Political instability in 2018 dented the net worth of billionaires around the globe.
Billionaires Mark Zuckerberg of Facebook and Jack Ma of Alibaba.
After a relatively calm 2017 allowed the world’s stock markets to steadily trend upwards, volatility returned in 2018. The US was responsible for one of the main sources of economic instability—President Donald Trump escalated his trade war with China while the Federal Reserve continued its monetary tightening. The UK’s prolonged departure from the European Union and slowing global economic growth also rattled the markets.
All of these developments left a dent in the net worth of the world’s richest people—their net wealth fell in 2018 by 3% ($2 trillion). That’s according to the latest edition of the World Wealth Report, published annually by consulting firm Capgemini, which tracks High Net Worth Individuals (HNWIs).
HNWIs from the Asia-Pacific region experienced the greatest wealth decline at 4.8% ($1 trillion). Chinese markets were damaged by the impact of tariffs imposed by the US on hundreds of billions of dollars of goods as well as pressure on the yuan, although Beijing rejected President Trump’s charge that China is a currency manipulator. In Hong Kong, the Hang Seng Index's lack of diversity meant that fluctuations in a few economic sectors trimmed the net worth of the most affluent.
China’s Balance of Trade in 2018
European HNWIs experienced a 3.1% ($500 billion) decline in their wealth in 2018. Uncertainty driven by inconclusive Brexit negotiations weighed heavily on UK assets, particularly sterling. Slowing global growth, made worse by falling Chinese demand due to trade tensions with the US, disrupted the export-dependent German economy.
Among developed countries, American HNWIs saw the smallest drop in wealth at 1.1% ($200 billion) thanks to the resilience of the US economy. President Trump’s tax cuts also helped as did rising interest rates which grew by 3% last year.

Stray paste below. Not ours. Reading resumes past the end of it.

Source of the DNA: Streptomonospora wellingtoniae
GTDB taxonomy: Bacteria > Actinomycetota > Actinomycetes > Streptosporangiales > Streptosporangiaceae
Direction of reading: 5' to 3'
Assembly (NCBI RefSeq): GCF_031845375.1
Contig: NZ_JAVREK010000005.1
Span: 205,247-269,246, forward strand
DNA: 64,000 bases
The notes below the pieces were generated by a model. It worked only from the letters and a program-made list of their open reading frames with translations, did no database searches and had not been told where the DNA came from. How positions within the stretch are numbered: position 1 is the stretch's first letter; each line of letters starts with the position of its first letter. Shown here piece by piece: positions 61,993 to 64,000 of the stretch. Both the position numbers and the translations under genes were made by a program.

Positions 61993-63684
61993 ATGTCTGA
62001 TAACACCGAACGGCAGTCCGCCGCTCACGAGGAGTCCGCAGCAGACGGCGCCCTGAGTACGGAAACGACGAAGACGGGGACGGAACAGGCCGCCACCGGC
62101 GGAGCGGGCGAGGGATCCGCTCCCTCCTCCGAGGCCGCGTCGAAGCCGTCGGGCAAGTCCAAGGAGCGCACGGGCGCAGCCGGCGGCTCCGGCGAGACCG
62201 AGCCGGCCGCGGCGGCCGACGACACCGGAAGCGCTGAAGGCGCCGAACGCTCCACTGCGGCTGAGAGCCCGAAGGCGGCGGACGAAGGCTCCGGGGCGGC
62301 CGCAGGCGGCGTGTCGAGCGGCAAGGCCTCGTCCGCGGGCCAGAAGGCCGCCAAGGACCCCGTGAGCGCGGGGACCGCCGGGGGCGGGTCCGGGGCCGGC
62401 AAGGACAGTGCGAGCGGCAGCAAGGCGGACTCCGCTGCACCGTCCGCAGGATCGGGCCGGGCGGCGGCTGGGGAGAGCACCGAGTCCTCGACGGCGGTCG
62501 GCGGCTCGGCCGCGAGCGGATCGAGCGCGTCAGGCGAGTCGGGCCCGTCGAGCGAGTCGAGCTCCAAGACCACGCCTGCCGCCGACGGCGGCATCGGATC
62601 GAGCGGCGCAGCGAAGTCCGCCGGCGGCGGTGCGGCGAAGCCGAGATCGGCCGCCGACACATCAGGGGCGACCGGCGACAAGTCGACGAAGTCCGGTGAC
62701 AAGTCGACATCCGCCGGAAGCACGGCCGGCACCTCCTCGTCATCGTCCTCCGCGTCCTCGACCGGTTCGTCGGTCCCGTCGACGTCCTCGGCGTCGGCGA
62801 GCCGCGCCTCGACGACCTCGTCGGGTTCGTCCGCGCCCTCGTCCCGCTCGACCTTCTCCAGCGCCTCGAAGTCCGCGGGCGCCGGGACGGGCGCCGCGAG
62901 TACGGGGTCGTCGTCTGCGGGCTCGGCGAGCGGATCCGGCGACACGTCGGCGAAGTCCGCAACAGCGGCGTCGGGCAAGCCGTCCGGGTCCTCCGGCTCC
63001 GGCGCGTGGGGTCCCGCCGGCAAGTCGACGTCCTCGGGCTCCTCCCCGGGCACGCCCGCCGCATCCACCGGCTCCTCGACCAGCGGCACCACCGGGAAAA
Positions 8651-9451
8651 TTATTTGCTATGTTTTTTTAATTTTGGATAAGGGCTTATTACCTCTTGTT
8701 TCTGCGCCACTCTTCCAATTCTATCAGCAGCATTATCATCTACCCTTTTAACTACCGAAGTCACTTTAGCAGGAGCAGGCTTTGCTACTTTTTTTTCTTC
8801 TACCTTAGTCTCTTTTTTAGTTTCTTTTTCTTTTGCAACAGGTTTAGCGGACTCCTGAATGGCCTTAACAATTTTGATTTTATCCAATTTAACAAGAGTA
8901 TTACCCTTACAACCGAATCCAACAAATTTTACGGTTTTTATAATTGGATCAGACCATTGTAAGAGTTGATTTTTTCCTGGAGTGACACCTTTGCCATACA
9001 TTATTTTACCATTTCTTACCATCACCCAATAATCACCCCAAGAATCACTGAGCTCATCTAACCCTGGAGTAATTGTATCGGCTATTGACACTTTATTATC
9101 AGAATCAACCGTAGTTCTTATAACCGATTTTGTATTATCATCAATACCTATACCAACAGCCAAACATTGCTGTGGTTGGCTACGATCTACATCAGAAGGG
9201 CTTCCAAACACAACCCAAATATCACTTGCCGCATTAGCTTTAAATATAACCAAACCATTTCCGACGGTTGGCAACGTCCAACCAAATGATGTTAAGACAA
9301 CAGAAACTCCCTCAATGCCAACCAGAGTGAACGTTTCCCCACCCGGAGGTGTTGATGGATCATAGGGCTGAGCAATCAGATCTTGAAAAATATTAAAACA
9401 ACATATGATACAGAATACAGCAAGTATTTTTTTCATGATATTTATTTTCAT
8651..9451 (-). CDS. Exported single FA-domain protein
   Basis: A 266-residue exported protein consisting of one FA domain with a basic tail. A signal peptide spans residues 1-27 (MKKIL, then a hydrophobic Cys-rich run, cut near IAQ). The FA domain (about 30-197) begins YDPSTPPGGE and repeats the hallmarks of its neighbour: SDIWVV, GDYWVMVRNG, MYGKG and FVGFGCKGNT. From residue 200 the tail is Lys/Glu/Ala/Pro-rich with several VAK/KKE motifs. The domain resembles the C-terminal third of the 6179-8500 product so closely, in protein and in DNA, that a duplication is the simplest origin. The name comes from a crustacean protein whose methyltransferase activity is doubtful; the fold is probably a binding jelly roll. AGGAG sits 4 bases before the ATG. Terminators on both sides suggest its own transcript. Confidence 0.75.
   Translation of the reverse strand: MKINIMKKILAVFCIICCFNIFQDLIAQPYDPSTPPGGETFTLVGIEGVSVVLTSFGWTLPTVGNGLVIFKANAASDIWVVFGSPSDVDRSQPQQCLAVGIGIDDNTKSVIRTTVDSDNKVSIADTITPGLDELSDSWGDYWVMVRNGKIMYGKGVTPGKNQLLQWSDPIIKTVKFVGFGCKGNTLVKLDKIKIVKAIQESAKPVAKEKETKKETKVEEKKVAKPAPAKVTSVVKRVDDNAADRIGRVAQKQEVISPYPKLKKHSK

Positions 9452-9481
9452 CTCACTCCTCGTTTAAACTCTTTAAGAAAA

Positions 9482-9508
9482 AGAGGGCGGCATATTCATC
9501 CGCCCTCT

There was better news in the Middle East where HNWI's wealth grew by 4.3% ($100 billion). The oil industry—which underpins the region’s riches—benefited from government support in the form of fiscal and structural policies and HNWIs in Saudi Arabia and Kuwait profited. However, HNWIs in the United Arab Emierates bucked the regional trend and lost 9% of their net worth, mostly due to a drop in the emirate’s stock market caused by falling demand in the real estate and retail sectors.
The world’s HNWIs reacted to last year’s market volatility by switching to safer havens: cash and cash equivalents became the most popular asset class while equities dropped to second place. However, the shift to cash should not end up costing HNWIs in 2019, despite the rally by global stock markets at the start of the year.
"With HNWIs diversifying portfolios, we do not anticipate a significant impact in terms of them losing out on a market rebound," explained Chirag Thakral, Deputy Head at Capgemini’s Global Financial Services Market Intelligence Strategic Analysis Group.
The report shows HNWIs also moved some of their assets into alternative investments which tend to generate higher returns than cash and provide shelter from fluctuating equity markets. Foreign exchange was popular in developed countries with relatively stable currencies in North America and Europe while Asia Pacific’s burgeoning startup scene and rising number of rapidly growing early-stage companies attracted investment from the region’s HNWIs.